Citigroup is raising the salaries for its junior investment bankers, the latest Wall Street firm to try to improve terms for younger staff after a group of Goldman Sachs bankers complained publicly about the industry’s arduous working conditions.
Citi said in a memo to staff on Friday that it would increase base salaries for its programme vice-presidents, associates and analysts in the banking capital markets and advisory unit from July 1.
“BCMA program vice presidents, associates and analysts are a highly valued resource, contributing greatly to the ongoing success and strength of BCMA,” BCMA co-heads Tyler Dickson and Manolo Falcó wrote in the memo, which was reviewed by the Financial Times. “Especially in this current environment, it is important we recognise your talent and efforts to drive our businesses’ success and serve our clients.”
Citi’s BCMA division has roughly 6,000 employees globally.
The salary increases range from $15,000 to $25,000 and will bump up first-year analysts’ salaries in the US to $100,000 a year, according to a person familiar with the matter. This does not account for bonuses.
Across large investment banks, including Citi, the average first-year analyst salary is $91,000, according to Wall Street Oasis, which tracks the finance industry.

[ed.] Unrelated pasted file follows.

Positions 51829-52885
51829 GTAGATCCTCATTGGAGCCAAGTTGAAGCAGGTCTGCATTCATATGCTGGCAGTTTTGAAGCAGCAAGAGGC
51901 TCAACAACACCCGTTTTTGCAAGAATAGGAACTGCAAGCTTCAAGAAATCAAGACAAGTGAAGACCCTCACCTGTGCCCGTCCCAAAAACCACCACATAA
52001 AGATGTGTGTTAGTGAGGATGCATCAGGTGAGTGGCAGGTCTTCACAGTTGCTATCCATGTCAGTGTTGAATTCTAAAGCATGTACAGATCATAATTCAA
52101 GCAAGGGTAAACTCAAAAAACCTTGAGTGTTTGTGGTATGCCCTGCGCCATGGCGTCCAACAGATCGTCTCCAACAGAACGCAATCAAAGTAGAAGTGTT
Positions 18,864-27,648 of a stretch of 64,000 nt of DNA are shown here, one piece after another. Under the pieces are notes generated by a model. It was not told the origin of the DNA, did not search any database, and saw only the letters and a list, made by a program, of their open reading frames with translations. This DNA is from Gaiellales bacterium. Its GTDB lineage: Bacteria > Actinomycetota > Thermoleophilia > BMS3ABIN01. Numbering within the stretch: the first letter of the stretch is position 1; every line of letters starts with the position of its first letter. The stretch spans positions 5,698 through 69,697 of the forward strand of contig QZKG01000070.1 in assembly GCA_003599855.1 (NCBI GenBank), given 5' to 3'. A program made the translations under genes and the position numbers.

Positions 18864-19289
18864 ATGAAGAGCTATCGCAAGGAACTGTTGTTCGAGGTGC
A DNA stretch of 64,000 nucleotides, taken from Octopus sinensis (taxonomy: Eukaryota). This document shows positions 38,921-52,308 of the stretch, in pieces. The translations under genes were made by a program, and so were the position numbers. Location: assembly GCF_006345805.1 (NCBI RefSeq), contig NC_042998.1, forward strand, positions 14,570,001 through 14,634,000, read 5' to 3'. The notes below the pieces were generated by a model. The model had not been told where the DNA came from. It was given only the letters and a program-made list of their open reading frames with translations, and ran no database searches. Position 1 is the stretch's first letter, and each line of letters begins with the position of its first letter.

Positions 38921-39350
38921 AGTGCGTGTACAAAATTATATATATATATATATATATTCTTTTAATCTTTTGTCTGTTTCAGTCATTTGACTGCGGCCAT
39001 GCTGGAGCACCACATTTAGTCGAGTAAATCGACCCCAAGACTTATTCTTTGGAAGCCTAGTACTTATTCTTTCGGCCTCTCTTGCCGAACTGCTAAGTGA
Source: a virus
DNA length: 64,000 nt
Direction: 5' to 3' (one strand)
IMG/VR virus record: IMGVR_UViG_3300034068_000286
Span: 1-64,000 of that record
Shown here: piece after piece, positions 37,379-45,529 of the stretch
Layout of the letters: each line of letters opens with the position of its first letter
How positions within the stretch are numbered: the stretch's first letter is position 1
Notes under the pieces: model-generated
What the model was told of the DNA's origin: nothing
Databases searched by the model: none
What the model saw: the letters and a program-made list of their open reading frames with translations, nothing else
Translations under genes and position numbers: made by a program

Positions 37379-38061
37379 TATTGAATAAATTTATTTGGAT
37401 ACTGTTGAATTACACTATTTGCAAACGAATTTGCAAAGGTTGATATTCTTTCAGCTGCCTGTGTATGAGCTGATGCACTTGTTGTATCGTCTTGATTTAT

Rival investment banks JPMorgan Chase and Barclays have also recently lifted salaries for first-year analysts, to $100,000 from $85,000, according to people briefed on the matter.
Investment banking has long been known for its demanding hours and intense workplace culture, and the demands of the job have only grown during the pandemic.
Earlier this year, a group of first-year investment banking analysts at Goldman Sachs spoke out against the stresses of the job. Based on a survey of 13 analysts, the average work week was 95 hours, with five hours of sleep a night, the slide deck showed.
Some banks have taken steps to provide extra perks to compensate younger bankers for the added strain this year.
Earlier this year, Jefferies offered younger staff benefits including a Peloton bike and Apple products, while Credit Suisse gave bankers a $20,000 bonus, according to reports by Bloomberg and CNBC.
Citigroup has so far adopted a more flexible approach in bringing its bankers back to work in the office compared with the likes of Goldman Sachs and Morgan Stanley.
The bank said most of its bankers would return to work under a “hybrid” model, with at least three days a week in the office and up to two at home.
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